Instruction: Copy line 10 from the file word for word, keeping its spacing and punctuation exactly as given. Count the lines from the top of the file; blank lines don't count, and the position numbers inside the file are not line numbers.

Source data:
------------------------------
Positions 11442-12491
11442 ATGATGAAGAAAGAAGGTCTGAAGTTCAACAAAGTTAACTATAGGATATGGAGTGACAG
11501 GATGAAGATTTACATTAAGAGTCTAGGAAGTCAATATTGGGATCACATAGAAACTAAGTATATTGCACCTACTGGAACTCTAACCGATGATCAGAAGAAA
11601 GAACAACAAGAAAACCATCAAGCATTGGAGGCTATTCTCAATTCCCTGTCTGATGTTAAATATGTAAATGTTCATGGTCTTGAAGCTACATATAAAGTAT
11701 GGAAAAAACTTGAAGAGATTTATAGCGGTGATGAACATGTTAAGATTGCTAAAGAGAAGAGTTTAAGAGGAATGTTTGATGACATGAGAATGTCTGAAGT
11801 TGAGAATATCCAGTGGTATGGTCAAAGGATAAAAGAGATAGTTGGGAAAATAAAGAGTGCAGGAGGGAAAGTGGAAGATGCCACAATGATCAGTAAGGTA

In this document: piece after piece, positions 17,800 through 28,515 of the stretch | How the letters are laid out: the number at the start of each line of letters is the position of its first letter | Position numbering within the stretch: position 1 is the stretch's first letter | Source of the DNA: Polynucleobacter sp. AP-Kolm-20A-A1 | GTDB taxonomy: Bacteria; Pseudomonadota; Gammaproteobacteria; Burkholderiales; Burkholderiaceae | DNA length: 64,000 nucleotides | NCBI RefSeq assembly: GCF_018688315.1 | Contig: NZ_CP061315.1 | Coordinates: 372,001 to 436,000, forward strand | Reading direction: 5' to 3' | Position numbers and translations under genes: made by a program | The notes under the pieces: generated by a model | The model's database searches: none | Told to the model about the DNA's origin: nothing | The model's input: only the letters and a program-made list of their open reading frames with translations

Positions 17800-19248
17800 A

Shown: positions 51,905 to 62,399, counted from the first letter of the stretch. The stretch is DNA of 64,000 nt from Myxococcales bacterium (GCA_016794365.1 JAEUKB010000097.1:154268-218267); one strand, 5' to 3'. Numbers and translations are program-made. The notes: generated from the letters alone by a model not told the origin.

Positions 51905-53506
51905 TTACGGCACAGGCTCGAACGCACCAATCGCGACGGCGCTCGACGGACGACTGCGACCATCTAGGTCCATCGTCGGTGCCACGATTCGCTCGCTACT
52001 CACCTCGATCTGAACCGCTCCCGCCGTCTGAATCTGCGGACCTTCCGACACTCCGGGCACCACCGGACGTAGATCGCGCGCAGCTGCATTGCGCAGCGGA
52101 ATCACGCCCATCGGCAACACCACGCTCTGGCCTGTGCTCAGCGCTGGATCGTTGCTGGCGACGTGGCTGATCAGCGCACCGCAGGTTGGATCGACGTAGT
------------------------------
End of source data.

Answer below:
Shown: positions 51,905 to 62,399, counted from the first letter of the stretch. The stretch is DNA of 64,000 nt from Myxococcales bacterium (GCA_016794365.1 JAEUKB010000097.1:154268-218267); one strand, 5' to 3'. Numbers and translations are program-made. The notes: generated from the letters alone by a model not told the origin.